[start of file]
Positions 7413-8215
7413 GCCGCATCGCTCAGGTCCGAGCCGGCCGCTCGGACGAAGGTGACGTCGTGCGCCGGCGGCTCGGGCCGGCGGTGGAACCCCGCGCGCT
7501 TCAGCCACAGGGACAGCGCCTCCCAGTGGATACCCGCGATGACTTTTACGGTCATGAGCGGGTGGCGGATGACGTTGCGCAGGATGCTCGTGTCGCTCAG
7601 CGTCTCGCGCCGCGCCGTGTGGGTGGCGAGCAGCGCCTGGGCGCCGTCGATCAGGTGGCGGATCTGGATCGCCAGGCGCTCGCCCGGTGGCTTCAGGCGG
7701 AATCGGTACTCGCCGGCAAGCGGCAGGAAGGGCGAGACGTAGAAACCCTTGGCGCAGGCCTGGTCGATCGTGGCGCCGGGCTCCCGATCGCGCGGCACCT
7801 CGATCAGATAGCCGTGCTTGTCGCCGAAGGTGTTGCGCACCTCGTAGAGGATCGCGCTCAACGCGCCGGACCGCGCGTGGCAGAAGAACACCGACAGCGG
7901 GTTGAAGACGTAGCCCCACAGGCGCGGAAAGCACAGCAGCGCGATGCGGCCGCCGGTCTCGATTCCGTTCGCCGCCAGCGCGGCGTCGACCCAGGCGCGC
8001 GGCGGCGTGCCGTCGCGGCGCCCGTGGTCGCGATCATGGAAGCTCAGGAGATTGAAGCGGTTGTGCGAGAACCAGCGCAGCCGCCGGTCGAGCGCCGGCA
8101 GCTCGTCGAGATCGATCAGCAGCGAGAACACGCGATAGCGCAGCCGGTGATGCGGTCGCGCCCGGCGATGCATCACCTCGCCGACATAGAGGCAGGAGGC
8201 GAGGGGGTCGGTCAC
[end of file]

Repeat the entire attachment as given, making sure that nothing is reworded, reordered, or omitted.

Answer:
Positions 7413-8215
7413 GCCGCATCGCTCAGGTCCGAGCCGGCCGCTCGGACGAAGGTGACGTCGTGCGCCGGCGGCTCGGGCCGGCGGTGGAACCCCGCGCGCT
7501 TCAGCCACAGGGACAGCGCCTCCCAGTGGATACCCGCGATGACTTTTACGGTCATGAGCGGGTGGCGGATGACGTTGCGCAGGATGCTCGTGTCGCTCAG
7601 CGTCTCGCGCCGCGCCGTGTGGGTGGCGAGCAGCGCCTGGGCGCCGTCGATCAGGTGGCGGATCTGGATCGCCAGGCGCTCGCCCGGTGGCTTCAGGCGG
7701 AATCGGTACTCGCCGGCAAGCGGCAGGAAGGGCGAGACGTAGAAACCCTTGGCGCAGGCCTGGTCGATCGTGGCGCCGGGCTCCCGATCGCGCGGCACCT
7801 CGATCAGATAGCCGTGCTTGTCGCCGAAGGTGTTGCGCACCTCGTAGAGGATCGCGCTCAACGCGCCGGACCGCGCGTGGCAGAAGAACACCGACAGCGG
7901 GTTGAAGACGTAGCCCCACAGGCGCGGAAAGCACAGCAGCGCGATGCGGCCGCCGGTCTCGATTCCGTTCGCCGCCAGCGCGGCGTCGACCCAGGCGCGC
8001 GGCGGCGTGCCGTCGCGGCGCCCGTGGTCGCGATCATGGAAGCTCAGGAGATTGAAGCGGTTGTGCGAGAACCAGCGCAGCCGCCGGTCGAGCGCCGGCA
8101 GCTCGTCGAGATCGATCAGCAGCGAGAACACGCGATAGCGCAGCCGGTGATGCGGTCGCGCCCGGCGATGCATCACCTCGCCGACATAGAGGCAGGAGGC
8201 GAGGGGGTCGGTCAC